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The Student News Site of Mercer Island High School

The MIHS Islander

The Student News Site of Mercer Island High School

The MIHS Islander

“And a Child Shall Lead” Centers Humanity in the Holocaust

Photo courtesy Alec Chvany
Alec Chvany
Photo courtesy Alec Chvany

“And a Child Shall Lead,” written by Michael Slade, is an inspiring and heartfelt story in which a group of young children living in a camp during the Holocaust start an underground newspaper.

The story takes place in the concentration camp Terezin and incorporates real letters, poems and writings from the Terezin camp in 1942. In the story, eight children navigate love, death and their creative passions while attempting to survive.

The children in the story record aspects of their day and things they wish they could tell their families, which all come from found texts. The inspirational, sensitive and moving story portrays the diverse ways in which Jewish children coped during the Holocaust. The show was extremely informative and it was clear that each student took the time to learn about the Holocaust and bring their real character to life onstage.

As new children are transported to Terezin, they have to learn the unfortunate truth that food, privacy, shelter and family are no longer available to them. When the recently transported child Gabriela Winterova (Sadie Jensen in Cast Butterflies) manages her new life in Terezin, she develops a bond with Pavel Hoffman (Giovee Roque) as they discover a shared love for music. Their love story gives the children a reason to keep fighting and find happiness. Towards the end of the story, more and more children are put on a transport list to Auschwitz, including Gabriela, resulting in an end to their relationship. Their companionship helps show that victims of the Holocaust were capable of emotions beyond sadness and despair.

Despite the realistic set and original writings, there are aspects of the play that do not match the conditions in which it takes place. While attempting to depict the immature characteristics of youthful characters, I believe the delight and playfulness of kids in the Holocaust was misrepresented.

As the children attempt to distract themselves from the severity of their situation by playing games, telling stories, putting on puppet shows and acting out skits, the ratio of lively moments to despair seemed peculiar for a story taking place in a ghetto.

“There definitely was a challenge in taking on the mindset of a younger child, especially since my character was more mature,” Brielle Gradek said. “I often found myself saying the lines as I would myself but then having to remind myself to add youthfulness and innocence in as well.”

It can be awkward to laugh during a story about children in the Holocaust, but there are definitely comedic elements. Alena Lederova (Gradek) fantasizes of a world in which she can be a Nazi soldier, treated with dignity. As the children play and spend time together throughout the camp, she and others mimic Nazis and use German accents. Lederova also represents the desperation for respect that many felt throughout the Holocaust.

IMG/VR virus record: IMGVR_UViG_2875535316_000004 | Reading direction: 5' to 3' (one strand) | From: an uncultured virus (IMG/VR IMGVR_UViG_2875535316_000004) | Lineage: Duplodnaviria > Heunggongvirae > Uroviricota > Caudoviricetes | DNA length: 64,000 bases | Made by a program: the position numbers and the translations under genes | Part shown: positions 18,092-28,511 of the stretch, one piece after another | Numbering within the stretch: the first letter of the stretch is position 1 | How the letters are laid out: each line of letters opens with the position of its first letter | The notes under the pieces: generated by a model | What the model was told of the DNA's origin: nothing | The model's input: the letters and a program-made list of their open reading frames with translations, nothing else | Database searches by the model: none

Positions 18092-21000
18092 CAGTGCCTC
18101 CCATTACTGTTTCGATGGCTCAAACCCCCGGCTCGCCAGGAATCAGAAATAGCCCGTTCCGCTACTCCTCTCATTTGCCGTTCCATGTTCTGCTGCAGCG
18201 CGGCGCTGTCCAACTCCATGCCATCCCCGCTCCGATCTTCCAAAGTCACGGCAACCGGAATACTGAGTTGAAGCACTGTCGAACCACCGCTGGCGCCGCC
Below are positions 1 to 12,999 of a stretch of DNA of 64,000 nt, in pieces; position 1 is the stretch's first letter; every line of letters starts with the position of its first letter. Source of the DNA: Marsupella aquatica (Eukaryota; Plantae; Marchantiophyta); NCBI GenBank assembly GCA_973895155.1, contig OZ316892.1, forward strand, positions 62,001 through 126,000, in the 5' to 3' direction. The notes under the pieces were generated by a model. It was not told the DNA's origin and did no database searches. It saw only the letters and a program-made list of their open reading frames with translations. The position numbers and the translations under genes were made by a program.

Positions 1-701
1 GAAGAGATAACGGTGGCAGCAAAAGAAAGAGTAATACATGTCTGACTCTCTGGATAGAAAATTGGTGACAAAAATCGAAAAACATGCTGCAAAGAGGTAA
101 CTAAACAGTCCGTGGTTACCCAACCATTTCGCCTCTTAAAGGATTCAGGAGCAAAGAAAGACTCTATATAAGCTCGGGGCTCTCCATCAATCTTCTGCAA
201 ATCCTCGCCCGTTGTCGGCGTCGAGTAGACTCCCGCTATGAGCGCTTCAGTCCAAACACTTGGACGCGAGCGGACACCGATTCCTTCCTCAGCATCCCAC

The incorporation of real writings from the Holocaust made the play much more enriching and entertaining to watch. Each actor does an amazing job of taking on the perspective of a young child, especially Christopher Burnside as Martin Lowy. Upon arrival, Lowy questions the rules, conditions and reasons for being at the camp. Like many children in the Holocaust, Lowy struggles to understand why he was taken from home. Throughout the story, he draws images for “Vedem” and writes letters to his family. Projections help show the real drawings from Terezin as well as images of children affected by genocide, seen in a slideshow at the end of the play.

“And a Child Shall Lead” is an extremely inspiring, sentimental and beautiful story. The creation of an underground newspaper in order to cope with the tragedy of the Holocaust is creative and enriching to watch. The MIHS Drama 2 students do an amazing job of informing audiences of a sad reality and reminding them of the victims’ humanity.

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About the Contributor
Julia Weisfield
Julia Weisfield, A&E Editor
Julia Weisfield (she/her) is a sophomore at MIHS and is the Arts and Entertainment Editor. Outside of school hours, she enjoys reading, skiing and traveling to new places. Julia is a 2nd year member of the MIHS Drill team and the MIHS Islander.

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  • K

    KMar 3, 2023 at 1:11 pm

    Great job, Julia! As someone who went to the play, I agree with all your thoughts but wouldn’t have thought about some of the points you made. Really thoughtful!